Tracking progress is an important component of the Hewlett Foundation's practice of outcome-focused philanthropy (OFP), which emphasizes being rigorous, flexible, and adaptive while staying focused on results and actively learning throughout the strategy lifecycle.The outcomes they hope to achieve through their strategies take years to accomplish. Implementation markers represent interim steps toward these outcomes. "Implementation marker" is a catchall term referring to particular activities, developments or events (internal or external) that help staff understand whether they are making progress in the near term.This guide is a deep dive into implementation markers—what they are and how to set, collect, reflect on and use them. It is intended primarily for Hewlett Foundation staff; however, they hope other organizations, including grantees and other foundations, will find it useful.

Social Media, Political Polarization, and Political Disinformation: A Review of the Scientific Literature

March 19, 2018

This report provides an overview of the current state of the literature on the relationship between social media; political polarization; and political "disinformation," a term used to encompass a wide range of types of information about politics found online, including "fake news," rumors, deliberately factually incorrect information, inadvertently factually incorrect information, politically slanted information, and "hyperpartisan" news.

The Value of our Evaluations: Assessing Spending and Quality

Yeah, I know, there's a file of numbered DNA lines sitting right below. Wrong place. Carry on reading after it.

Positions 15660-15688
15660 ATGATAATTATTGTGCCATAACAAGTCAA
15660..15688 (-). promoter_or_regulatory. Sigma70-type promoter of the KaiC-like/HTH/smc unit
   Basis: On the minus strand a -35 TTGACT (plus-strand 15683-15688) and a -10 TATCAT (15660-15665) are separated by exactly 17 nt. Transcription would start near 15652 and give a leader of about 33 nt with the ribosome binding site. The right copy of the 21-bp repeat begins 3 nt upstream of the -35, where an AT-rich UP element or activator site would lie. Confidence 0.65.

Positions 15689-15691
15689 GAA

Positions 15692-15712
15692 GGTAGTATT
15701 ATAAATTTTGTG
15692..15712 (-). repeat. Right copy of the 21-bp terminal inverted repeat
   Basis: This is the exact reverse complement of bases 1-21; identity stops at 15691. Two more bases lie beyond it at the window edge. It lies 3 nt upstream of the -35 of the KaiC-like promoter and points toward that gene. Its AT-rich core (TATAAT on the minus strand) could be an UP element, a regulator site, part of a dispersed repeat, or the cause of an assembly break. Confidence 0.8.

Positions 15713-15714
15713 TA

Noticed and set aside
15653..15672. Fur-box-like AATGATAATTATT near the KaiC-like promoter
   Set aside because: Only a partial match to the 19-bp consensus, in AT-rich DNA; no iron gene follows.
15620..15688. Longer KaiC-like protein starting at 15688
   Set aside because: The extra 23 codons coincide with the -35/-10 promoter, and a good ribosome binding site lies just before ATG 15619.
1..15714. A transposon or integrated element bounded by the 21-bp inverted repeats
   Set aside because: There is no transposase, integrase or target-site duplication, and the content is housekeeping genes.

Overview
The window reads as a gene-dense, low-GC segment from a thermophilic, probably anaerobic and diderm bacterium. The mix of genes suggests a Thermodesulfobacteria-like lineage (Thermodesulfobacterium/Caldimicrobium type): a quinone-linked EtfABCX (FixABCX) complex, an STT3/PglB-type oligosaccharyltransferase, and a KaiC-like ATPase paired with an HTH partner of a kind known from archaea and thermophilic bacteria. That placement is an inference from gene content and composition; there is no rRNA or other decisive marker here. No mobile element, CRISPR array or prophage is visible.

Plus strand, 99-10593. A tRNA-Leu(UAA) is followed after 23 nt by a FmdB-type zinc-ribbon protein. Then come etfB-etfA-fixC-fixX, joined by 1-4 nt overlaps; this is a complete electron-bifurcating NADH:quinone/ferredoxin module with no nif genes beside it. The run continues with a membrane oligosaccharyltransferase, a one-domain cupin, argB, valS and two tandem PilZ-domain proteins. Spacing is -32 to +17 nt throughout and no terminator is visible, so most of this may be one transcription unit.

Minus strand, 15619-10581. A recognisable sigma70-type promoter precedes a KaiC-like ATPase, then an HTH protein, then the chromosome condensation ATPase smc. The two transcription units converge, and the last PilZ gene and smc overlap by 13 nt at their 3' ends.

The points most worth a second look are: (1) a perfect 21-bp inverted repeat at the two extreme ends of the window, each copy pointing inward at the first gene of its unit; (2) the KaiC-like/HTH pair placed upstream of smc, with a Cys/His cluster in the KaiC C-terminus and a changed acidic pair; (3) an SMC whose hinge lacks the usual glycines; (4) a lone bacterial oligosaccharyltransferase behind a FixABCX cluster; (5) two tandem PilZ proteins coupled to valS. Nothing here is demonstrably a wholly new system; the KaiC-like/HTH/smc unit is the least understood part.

February 8, 2018

In 2013, the William and Flora Hewlett Foundation adopted a clear framework for how it evaluates strategies. The foundation formalized a set of Evaluation Principles and Practices; hired its first dedicated Evaluation Officer to support programs to commission, manage, interpret, and use evaluation findings; and made several recommendations to our Board (which were adopted) regarding evaluation spending and quality. Of course, foundation staff learn in many ways, but this set of activities represented a significant step towards a more disciplined approach for foundation staff to learn from independent third parties about the effectiveness of our grantmaking strategies. This report takes stock of progress of these recommendations to ensure the foundation is not just increasing spending and funding more evaluations, but increasing the utility and value of evaluations for more effective grantmaking. The assessment uses financial data, ratings of evaluation documents, and interviews with program staff, for a set of 46 evaluations contracted directly by program staff between 2009 and 2016.